Politics

As Trump bows out, some reactions are gloomier than others

Jeff Winkler Contributor

Goodbye Donald Trump, we really knew thee.

On Twitter, reactions to the real estate mogul, TV star and general American Renaissance Man’s announcement that he would not — as hinted and teased at for months — run for the Republican presidential candidacy was immediate and swift. SNL’s lead writer and host of “Weekend Update,” Seth Meyers, took a few hits at the man he skewered during the White House Correspondence Dinner. Liberal current affairs comedian Andy Borowitz got in a zinger, saying “Trump Decides Not to Throw Hair in the Ring.”

Of the gazillion tweets filled with ridicule and cheers, however, none had the apparently earnest hope of The Right Network’s Jim Hoft, who wrote, “The Donald can still serve — SIGN THE PETITION: @realDonaldTrump for Ambassador to China.” Holt’s summation on his blog Gateway Pundit (“Where Hope Finally Made a Comeback”), was rather succulent: “Bummer.

Not that Holt’s analysis didn’t accurately relay the feeling of some of those who publicly supported Trump.

Two teams — ShouldTrumpRun.com and DraftTrump2012 — had been vying for Trump’s attention. The former was set up by two men already within the Trump circle; his special council Michael Cohen and Stewart Rahr, a senior executive at the Trump Organization. It was the Draft Trump committee — set up by famed political operative Roger Stone consisting of long-time political insiders offering both their public support as well as their political talents should The Donald decide to run — that gained the most public steam though.

The New Republic described the Draft Trump 2012 group as an “eclectic crew of young enthusiasts, old Reagan hands, and one especially slimy and notorious political operative.” The group Included a national political director Lynn Krogh (an old George Pataki hand and head of the Young Republicans), Illinois operative Eric Johnson and the “western states coordinator” Jim Stockdale.*

“It’s going to take me a few hours to recover,” Danny Smith told The Daily Caller. The previous week, it was announced that Smith would serve as co-financial chairman of the Draft Trump 2012 campaign. “The difficulty is we gotta get this country straightened out and I’m just kind of reeling,” Smith told The Daily Caller. “I’m just disappointed as can be. There was always a possibility that he just wasn’t going to do it … but I think we [the Draft Trump crew] all felt it was going to happen.”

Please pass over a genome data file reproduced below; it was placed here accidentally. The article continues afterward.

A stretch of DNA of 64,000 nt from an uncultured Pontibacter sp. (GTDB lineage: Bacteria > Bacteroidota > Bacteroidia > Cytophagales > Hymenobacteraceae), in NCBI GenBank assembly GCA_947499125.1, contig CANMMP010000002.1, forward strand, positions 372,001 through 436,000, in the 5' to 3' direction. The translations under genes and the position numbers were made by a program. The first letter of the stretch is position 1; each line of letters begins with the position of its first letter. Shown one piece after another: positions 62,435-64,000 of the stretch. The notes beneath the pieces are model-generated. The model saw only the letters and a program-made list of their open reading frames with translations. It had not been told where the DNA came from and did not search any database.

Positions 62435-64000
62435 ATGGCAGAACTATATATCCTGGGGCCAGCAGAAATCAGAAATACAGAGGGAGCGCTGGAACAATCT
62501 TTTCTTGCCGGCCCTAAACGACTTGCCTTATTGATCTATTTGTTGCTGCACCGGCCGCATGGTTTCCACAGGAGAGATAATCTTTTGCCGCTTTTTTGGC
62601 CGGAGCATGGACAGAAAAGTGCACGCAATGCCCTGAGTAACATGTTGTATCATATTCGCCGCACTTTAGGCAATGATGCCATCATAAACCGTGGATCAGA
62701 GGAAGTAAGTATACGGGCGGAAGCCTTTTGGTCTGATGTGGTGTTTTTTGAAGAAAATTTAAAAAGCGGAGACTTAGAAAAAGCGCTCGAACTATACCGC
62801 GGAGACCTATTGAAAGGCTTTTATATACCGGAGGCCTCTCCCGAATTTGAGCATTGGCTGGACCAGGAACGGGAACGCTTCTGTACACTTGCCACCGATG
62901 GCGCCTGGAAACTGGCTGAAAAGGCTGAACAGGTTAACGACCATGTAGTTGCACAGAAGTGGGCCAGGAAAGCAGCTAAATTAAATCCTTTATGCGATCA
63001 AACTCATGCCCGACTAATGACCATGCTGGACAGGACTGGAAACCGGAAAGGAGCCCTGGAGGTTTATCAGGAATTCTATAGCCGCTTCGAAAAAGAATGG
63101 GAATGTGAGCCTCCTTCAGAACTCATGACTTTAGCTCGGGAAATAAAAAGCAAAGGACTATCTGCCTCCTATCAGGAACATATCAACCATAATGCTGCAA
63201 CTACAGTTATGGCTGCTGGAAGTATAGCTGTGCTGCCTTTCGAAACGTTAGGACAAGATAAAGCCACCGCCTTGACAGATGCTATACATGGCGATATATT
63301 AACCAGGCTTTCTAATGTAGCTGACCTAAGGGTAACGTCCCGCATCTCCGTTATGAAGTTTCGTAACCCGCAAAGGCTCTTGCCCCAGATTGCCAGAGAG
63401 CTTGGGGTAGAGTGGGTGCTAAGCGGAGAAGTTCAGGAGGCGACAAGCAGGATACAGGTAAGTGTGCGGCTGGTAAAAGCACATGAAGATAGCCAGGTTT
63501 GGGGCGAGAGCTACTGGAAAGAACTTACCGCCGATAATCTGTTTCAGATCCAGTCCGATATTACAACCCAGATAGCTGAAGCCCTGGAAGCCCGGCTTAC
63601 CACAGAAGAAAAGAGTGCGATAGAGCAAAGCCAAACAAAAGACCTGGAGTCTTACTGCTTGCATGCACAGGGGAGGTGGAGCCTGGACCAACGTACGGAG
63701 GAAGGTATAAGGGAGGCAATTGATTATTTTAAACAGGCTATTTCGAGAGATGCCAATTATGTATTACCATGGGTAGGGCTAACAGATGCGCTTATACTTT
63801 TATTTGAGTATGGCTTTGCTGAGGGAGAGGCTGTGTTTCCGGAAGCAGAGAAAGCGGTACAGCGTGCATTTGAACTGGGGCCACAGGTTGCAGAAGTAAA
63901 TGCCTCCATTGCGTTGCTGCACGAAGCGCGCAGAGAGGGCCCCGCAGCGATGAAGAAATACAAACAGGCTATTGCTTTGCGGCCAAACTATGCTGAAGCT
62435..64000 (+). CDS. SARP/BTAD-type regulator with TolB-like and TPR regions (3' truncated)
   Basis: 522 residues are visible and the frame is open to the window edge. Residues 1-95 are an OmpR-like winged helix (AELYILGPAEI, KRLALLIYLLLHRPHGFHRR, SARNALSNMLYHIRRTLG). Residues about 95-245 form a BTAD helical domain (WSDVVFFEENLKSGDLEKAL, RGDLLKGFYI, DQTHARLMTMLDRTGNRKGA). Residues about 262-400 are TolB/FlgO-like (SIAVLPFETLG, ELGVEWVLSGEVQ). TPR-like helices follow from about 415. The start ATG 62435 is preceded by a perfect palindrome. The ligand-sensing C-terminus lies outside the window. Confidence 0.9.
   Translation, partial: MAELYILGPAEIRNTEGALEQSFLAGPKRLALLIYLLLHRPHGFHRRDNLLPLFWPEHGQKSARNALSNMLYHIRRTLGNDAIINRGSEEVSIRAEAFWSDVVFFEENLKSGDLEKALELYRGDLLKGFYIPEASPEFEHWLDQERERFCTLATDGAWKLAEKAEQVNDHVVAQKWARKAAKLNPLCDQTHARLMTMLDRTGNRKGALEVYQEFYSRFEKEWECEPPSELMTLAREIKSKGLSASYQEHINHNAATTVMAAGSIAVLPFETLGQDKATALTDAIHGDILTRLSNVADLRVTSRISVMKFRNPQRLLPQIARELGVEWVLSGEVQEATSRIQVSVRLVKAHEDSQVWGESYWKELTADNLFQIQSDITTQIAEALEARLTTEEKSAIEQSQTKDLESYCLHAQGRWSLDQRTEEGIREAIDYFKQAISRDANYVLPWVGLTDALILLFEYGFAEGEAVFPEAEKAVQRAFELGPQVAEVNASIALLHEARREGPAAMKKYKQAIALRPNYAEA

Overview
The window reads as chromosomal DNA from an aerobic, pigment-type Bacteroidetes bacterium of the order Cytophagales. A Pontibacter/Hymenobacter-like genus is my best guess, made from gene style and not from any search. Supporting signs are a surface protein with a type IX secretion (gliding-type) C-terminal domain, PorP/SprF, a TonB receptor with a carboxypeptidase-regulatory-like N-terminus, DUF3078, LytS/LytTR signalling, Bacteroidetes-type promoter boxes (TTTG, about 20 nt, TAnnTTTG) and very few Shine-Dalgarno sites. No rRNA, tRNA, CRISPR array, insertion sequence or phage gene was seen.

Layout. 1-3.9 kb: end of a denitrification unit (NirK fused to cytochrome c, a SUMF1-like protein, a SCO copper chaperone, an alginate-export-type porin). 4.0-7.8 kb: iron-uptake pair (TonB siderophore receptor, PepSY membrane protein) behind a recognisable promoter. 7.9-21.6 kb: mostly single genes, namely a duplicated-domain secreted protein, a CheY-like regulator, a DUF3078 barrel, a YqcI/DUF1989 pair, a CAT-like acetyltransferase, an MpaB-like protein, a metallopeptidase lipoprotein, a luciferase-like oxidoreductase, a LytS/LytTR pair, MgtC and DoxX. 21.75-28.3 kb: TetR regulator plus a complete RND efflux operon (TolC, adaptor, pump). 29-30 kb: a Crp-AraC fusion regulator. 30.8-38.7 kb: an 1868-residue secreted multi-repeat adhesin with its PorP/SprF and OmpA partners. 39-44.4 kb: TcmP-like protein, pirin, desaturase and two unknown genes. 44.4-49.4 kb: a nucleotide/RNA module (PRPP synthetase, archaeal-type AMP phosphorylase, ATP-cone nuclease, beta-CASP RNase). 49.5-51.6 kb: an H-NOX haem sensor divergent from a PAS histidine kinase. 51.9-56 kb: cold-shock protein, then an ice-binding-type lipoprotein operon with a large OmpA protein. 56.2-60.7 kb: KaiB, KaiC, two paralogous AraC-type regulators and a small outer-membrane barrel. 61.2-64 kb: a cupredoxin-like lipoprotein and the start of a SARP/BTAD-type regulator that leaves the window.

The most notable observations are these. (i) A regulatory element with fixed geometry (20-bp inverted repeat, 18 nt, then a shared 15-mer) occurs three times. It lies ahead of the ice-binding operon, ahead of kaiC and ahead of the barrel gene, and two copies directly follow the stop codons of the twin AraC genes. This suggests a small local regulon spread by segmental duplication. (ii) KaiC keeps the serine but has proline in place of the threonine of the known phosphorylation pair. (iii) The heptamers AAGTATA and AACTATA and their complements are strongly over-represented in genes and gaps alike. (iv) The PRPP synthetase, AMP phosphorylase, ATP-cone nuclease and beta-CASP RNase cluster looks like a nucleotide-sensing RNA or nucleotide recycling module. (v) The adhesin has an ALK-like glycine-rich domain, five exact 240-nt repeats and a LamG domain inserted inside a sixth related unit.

Trump was keeping his intentions close to the chest before meeting with executives at NBC to decide whether or not “The Apprentice” would feature it’s biggest star.  Apparently none of Draft Trump members were given hints. Smith said Jim Stockdale heard about the news while grocery shopping.

“I had a couple of people call me [who were involved in the Draft Trump effort] and say ‘what do we do now?’,” Kenny Klinge told TheDC after hearing the news on TV. Klinge was the southern political director for Ronald Reagan and last month signed on to do something similar for Trump should he decided to run.

An old hand a politics, Klinge was more sagacious about the disappointing announcement.

“I mean, I’m not running around with my hair on fire. I don’t have any hair to be on fire. Even if I did, I wouldn’t be doing it. “

Apart from breaking hearts, the announcement resulted in Trump breaking dates. For at least two events, Trump’s potential run was the main attraction. Red State editor Erik Erickson was set to have an hour-long, live-broadcast one-on-one with Trump this Tuesday. But he was informed this past Friday that Trump needed to “reschedule” the event. After the announcement on Monday, Erickson’s vaguely resentful post on the subject was fairly self-explanatory: “In A Statement That Surprised No One. Now With More Words Than Necessary to Explain it All.” The Columbia Tea Party in South Carolina, too, was also looking forward to Trump headlining a talk on Wednesday. A few hours after the news break though, Trump canceled the appearance. Columbia Tea Party leader Allen Olsen told the Charlotte Observer that the show would go on.

Some promises, however, Trump plans to keep. At the beginning of May, Ralph Reed’s Faith and Freedom Conference (FFC) and Strategy Briefing announced that the “potential presidential candidate” would be a featured speaker at the June meeting. An FFC Representatives told TheDC that no changes have been made to the major social conservative forum.

While the appearance may be some good news for Trump-ophiles, perhaps the best sign of a deflated Trump crew comes from Roger Stone himself. The “political hitman” is usually fast with a joke and even quicker with a one-line zinger. Asked by TheDC for a comment, however, Stone was unusually flat.

“Trump’s withdrawal makes a huge vacuum on the Republican side even bigger,” said Stone. “Those who favored Trump will be looking for a new candidate.”

“Sources” say Minnesota Rep. Michele Bachmann will “very likley” run.

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*The original article incorrectly identified Jim Stockdale as James Stockdale, who was the existential vice presidential candidate for the Reform Party in 1992.